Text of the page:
The Environmental Protection Agency (EPA) has proposed new rules that would add PFAS chemicals to the list of hazardous substances covered under the Comprehensive Environmental Response, Compensation, and Liability Act (CERCLA). If these new rules take effect, they will have dramatic impacts, both on consumers and public utilities. Although the EPA has made addressing the issue of PFAS chemicals a priority, the agency may be underestimating the downstream impacts of its proposed regulations. Both companies and consumers may feel the pinch of sharply increased costs as a result of these new rules.
PFAS Chemicals Are Designed to Be Durable
PFAS refers to a family of chemicals that are used to make durable and long-lasting substances. They are specifically designed to be both heat- and stain-resistant. Given the durability of PFAS, some plaintiff attorneys refer to them by the name “forever chemicals.” Plaintiff attorneys allege that PFAS chemicals have been found in the ground and water supply near areas where they are used. Although PFAS chemicals are often discussed by these lawyers in the context of the imminent danger they create, the International Agency for Research on Cancer classifies PFAS chemicals as “possible” carcinogens.
The Biden Administration Is Under Pressure to Take Action on PFAS
Environmental interests have lobbied the federal government to take strong action on PFAS chemicals. They appear to have found an ally in the Biden Administration. As a result, the EPA has proposed drastic new rules that would extend CERCLA coverage to PFAS chemicals. The new rules may have a number of significant effects, whether intended or not.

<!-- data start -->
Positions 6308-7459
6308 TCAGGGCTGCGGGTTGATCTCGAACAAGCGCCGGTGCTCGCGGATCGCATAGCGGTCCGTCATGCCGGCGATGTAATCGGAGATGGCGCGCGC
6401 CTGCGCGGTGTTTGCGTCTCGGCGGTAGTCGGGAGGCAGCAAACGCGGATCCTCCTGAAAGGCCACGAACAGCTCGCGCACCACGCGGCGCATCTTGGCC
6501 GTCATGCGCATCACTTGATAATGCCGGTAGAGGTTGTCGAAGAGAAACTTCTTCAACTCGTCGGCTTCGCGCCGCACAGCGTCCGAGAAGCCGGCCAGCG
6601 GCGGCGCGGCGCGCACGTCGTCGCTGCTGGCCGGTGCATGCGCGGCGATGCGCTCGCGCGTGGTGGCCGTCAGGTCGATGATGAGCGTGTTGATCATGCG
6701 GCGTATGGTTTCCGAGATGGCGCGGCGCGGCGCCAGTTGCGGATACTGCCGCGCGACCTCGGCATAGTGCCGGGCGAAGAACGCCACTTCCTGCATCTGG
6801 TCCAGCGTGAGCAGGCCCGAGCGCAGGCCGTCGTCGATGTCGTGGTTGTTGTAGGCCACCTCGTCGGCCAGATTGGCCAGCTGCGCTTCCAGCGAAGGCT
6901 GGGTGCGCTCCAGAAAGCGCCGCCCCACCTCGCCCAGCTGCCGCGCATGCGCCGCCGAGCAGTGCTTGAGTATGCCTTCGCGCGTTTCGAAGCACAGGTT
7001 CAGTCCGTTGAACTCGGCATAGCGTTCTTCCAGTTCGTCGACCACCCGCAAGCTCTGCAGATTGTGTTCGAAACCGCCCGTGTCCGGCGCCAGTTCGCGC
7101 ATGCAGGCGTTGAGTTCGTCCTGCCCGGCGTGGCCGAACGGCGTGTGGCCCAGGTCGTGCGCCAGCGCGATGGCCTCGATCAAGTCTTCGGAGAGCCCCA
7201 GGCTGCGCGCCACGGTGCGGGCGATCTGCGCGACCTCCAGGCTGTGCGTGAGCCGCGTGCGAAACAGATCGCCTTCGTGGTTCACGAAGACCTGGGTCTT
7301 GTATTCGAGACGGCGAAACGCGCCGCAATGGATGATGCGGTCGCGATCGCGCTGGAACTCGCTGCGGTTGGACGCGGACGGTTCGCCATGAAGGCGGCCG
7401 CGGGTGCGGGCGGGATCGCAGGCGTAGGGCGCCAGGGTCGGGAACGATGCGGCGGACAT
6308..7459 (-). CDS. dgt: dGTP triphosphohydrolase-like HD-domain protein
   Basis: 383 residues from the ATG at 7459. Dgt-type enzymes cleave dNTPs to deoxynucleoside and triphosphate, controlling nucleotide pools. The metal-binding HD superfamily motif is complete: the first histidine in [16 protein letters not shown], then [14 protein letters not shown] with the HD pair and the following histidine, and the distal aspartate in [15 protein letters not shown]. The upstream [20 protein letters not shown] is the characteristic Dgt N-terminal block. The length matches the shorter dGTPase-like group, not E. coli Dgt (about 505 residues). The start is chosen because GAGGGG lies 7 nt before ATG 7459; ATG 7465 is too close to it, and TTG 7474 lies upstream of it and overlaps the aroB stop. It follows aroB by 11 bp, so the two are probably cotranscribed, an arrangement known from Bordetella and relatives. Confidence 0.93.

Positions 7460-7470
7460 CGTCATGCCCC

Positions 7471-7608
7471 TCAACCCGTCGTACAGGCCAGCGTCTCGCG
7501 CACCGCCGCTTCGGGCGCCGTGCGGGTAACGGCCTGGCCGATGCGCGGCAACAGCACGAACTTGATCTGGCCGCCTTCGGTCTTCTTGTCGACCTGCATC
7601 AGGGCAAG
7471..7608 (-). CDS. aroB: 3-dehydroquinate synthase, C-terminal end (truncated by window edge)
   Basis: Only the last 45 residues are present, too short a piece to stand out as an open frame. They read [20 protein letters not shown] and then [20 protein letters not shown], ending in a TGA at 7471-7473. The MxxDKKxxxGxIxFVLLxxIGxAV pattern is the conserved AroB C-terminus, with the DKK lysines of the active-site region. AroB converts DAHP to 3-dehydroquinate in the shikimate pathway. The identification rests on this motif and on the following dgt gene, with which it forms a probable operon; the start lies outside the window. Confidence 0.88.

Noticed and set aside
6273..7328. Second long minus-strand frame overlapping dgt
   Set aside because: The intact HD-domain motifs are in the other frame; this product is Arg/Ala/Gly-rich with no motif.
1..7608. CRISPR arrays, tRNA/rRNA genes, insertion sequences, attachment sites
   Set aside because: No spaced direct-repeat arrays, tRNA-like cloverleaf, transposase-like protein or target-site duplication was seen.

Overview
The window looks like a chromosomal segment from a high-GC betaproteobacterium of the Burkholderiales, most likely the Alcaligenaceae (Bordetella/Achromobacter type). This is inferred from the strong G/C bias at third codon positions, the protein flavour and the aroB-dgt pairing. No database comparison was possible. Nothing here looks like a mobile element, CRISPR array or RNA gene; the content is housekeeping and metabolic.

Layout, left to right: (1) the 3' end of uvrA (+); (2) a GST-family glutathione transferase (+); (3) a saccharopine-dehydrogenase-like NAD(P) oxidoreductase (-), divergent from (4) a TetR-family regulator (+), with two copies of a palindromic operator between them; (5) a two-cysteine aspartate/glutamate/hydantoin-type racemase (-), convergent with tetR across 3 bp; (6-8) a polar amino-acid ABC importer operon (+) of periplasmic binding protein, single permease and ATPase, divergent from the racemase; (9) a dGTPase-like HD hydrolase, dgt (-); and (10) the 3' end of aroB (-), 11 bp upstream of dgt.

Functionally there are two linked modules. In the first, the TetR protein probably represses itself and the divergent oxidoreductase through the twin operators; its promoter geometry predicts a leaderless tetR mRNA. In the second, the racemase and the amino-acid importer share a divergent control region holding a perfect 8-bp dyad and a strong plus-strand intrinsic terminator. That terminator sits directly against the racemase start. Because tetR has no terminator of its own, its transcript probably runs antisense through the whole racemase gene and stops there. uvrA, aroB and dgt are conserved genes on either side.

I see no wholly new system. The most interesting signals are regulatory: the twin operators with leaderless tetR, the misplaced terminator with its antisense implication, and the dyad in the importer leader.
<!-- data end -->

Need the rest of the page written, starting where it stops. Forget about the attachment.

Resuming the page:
CERCLA attempts to pass the costs of cleanup to the companies that work with chemicals and substances categorized as pollutants. The government can designate certain sites as “Superfund” sites and essentially hand the bill for cleanup to the company that they deem responsible for the pollution. Superfund designation depends on the presence of “hazardous substances.”
The EPA Proposes to Classify PFAS as a Hazardous Substance
In September 2022, the EPA designated PFAS chemicals as hazardous substances. This classification may result in hundreds of billions of dollars in cleanup costs. There are nearly 3,000 sites throughout the United States that are known to contain PFAS chemicals. The alleged durable and long-lasting nature of PFAS chemicals means that remediation will be challenging and expensive.
The new rules could impose costs not only on the companies that make PFAS chemicals themselves but also on companies that use them in their products. The way that CERCLA is drafted could also mean that waste management and wastewater facilities that treat PFAS chemicals could also be liable for cleanup costs. Again, the alleged durable character of PFAS chemicals could mean an expensive and long-lasting cleanup effort.
Billions of Dollars of Liability Could Bankrupt Utilities and Mean Increased Costs for Customers